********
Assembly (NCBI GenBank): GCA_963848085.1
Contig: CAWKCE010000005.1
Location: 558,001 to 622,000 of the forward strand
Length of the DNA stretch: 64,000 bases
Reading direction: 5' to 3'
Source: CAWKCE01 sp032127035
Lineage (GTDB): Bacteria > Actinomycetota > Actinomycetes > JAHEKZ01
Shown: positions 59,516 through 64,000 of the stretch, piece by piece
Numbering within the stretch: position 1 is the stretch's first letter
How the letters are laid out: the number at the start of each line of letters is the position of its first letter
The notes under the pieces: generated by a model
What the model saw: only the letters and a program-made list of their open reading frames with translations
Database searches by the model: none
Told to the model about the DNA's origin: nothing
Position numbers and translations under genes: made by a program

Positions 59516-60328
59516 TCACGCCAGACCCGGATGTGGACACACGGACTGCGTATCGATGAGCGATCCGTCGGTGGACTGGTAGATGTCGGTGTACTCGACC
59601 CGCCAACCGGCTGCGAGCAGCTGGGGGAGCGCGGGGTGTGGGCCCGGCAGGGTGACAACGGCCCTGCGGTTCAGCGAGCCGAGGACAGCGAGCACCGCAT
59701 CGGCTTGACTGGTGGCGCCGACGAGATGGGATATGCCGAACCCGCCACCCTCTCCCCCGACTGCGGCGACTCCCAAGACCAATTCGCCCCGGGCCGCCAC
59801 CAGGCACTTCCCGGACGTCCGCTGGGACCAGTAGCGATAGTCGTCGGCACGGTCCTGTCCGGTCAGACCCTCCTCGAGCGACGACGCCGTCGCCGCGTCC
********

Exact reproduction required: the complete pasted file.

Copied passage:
Assembly (NCBI GenBank): GCA_963848085.1
Contig: CAWKCE010000005.1
Location: 558,001 to 622,000 of the forward strand
Length of the DNA stretch: 64,000 bases
Reading direction: 5' to 3'
Source: CAWKCE01 sp032127035
Lineage (GTDB): Bacteria > Actinomycetota > Actinomycetes > JAHEKZ01
Shown: positions 59,516 through 64,000 of the stretch, piece by piece
Numbering within the stretch: position 1 is the stretch's first letter
How the letters are laid out: the number at the start of each line of letters is the position of its first letter
The notes under the pieces: generated by a model
What the model saw: only the letters and a program-made list of their open reading frames with translations
Database searches by the model: none
Told to the model about the DNA's origin: nothing
Position numbers and translations under genes: made by a program

Positions 59516-60328
59516 TCACGCCAGACCCGGATGTGGACACACGGACTGCGTATCGATGAGCGATCCGTCGGTGGACTGGTAGATGTCGGTGTACTCGACC
59601 CGCCAACCGGCTGCGAGCAGCTGGGGGAGCGCGGGGTGTGGGCCCGGCAGGGTGACAACGGCCCTGCGGTTCAGCGAGCCGAGGACAGCGAGCACCGCAT
59701 CGGCTTGACTGGTGGCGCCGACGAGATGGGATATGCCGAACCCGCCACCCTCTCCCCCGACTGCGGCGACTCCCAAGACCAATTCGCCCCGGGCCGCCAC
59801 CAGGCACTTCCCGGACGTCCGCTGGGACCAGTAGCGATAGTCGTCGGCACGGTCCTGTCCGGTCAGACCCTCCTCGAGCGACGACGCCGTCGCCGCGTCC